It is important to note that Legacy does not tell mothers how to raise their children. The group sessions encourage exploration, discussion, and trying out a variety of ideas and practices that have been associated with positive outcomes, allowing mothers to decide what is right for themselves and their children.

The Intervention

The initial implementation of the Legacy for Children™ program took place in two sites, using the same philosophy and goals, but adapting the program in different ways.

University of Miami

Parenting groups met weekly for approximately 1.5 hours, year round, with only a few breaks for holidays. Each session included mother–child time when mothers could try out parenting skills with guidance from the group leaders, a component focused on building sense of community, and a focused topic discussion with activities. Topics were repeated as children grew and included: basic care, health and safety, parent issues, behavioral guidance, social skills, play and toy making, language and literacy, and individual differences.

Originally, there also were to be one-on-one home visits to follow up on the group parenting sessions and to reinforce the curriculum. However, these visits were difficult to schedule and most mothers preferred to have the one-on-one visits in conjunction with the group parenting sessions.

There also were two field trips per year to community sites. Celebrations and trips were planned with the mothers during the group sessions. The Miami project aimed to build a sense of community by promoting group cohesion among peers and encouraging parental involvement in the community.

University of California Los Angeles

Parenting groups began with five weekly group sessions conducted prenatally. When the babies reached 2 months of age, intervention sessions were started again and conducted in blocks of 10 meetings and conducted in blocks of 10 weekly meetings, which were followed by a break of 4 to 6 weeks. The weekly meetings were 2 hours long. Topics covered during the group sessions included family health and safety, communication skills, behavioral regulation skills, emotional development, temperament, attachment and autonomy, playing and learning, praise and encouragement, limit setting, and problem solving. These topics were centered on significant changes in child development, or touchpoints. Children participated in every other group meeting; group meetings without children were followed by special sessions planned by the mothers to build a sense of community, including field trips into the community and special celebrations.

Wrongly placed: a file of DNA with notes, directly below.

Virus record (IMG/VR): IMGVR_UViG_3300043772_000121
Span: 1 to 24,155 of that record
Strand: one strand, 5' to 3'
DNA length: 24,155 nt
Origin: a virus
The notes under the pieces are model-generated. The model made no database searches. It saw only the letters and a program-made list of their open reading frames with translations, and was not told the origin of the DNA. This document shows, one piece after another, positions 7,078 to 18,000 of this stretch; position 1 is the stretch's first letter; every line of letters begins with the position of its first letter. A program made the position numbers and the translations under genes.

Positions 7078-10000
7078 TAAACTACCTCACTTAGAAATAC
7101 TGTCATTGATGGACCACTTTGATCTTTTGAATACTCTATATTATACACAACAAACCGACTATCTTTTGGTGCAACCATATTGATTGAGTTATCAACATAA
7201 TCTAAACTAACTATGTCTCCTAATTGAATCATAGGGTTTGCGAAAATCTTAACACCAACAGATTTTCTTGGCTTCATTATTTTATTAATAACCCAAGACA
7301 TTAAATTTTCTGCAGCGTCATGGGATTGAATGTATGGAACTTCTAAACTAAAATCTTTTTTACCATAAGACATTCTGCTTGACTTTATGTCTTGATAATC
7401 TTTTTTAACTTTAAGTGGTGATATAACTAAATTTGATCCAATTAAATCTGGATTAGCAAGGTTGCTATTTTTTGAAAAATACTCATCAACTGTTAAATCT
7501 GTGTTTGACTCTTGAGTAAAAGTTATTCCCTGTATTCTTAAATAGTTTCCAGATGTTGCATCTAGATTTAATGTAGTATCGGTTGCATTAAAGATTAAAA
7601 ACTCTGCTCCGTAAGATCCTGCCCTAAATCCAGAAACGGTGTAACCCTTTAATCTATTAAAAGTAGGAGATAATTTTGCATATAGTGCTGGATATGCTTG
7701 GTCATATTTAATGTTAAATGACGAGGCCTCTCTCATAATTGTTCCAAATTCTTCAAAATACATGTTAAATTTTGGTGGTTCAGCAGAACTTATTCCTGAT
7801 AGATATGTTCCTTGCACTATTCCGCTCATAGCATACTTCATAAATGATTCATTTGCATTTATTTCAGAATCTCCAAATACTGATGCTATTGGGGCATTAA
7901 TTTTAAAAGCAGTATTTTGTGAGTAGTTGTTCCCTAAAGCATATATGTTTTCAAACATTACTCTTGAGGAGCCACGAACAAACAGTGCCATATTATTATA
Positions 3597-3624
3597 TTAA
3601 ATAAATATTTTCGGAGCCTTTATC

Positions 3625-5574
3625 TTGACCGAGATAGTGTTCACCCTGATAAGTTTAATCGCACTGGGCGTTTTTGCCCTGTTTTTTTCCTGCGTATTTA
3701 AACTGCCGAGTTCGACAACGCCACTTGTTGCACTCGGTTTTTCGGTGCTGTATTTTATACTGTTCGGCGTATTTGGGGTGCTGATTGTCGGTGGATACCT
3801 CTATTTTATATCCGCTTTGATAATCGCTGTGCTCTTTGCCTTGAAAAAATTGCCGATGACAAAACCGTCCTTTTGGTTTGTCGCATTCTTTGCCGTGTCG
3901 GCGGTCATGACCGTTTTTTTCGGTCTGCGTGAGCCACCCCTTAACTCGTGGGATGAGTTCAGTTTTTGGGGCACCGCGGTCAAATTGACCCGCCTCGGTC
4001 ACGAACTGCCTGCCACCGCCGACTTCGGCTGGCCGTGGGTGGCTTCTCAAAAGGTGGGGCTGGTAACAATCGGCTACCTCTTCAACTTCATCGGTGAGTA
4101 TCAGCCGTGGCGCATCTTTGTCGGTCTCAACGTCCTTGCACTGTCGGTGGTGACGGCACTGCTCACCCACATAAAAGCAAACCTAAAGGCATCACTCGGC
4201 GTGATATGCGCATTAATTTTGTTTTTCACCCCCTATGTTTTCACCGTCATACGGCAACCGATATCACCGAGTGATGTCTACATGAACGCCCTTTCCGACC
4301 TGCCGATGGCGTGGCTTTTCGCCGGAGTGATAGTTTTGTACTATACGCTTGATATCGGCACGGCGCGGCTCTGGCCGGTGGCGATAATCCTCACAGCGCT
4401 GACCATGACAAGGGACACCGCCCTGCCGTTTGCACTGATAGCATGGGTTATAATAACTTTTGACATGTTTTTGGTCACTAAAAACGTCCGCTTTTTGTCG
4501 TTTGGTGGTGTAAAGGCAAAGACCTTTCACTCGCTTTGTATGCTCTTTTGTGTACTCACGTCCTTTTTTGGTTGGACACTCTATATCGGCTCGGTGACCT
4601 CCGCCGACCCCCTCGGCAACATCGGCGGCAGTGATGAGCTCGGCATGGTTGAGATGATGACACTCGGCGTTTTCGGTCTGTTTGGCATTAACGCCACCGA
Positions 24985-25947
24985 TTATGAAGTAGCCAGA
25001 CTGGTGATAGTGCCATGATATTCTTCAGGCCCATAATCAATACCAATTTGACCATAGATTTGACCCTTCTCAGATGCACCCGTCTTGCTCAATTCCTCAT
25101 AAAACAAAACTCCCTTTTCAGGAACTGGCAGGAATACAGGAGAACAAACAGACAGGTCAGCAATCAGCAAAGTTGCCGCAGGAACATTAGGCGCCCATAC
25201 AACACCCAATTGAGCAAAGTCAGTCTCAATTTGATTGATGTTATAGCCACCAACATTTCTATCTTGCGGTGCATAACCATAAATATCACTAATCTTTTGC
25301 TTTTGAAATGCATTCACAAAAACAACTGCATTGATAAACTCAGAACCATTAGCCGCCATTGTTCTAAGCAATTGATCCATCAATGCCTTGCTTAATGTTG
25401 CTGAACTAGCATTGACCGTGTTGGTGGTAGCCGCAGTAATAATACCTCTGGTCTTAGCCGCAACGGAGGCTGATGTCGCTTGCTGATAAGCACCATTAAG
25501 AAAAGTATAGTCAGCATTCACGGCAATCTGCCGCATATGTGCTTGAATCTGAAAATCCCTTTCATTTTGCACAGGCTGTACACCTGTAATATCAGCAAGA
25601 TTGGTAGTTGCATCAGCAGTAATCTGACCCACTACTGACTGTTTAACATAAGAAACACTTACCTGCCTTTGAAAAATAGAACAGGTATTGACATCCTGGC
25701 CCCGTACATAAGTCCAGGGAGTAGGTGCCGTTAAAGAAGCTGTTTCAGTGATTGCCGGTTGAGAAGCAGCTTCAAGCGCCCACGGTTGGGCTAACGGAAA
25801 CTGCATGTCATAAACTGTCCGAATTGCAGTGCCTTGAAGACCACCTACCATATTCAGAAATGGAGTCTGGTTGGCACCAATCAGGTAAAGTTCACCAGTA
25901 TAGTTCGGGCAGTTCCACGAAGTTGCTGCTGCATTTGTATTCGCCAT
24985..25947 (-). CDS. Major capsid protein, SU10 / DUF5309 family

A nurse also made two or three visits to the home during the prenatal period and early infancy. Between each block of group sessions, the intervention specialist conducted visits to the home to provide an expanded and individualized focus on the topics that were discussed during the previous group sessions.

Learn more about the Legacy study sites »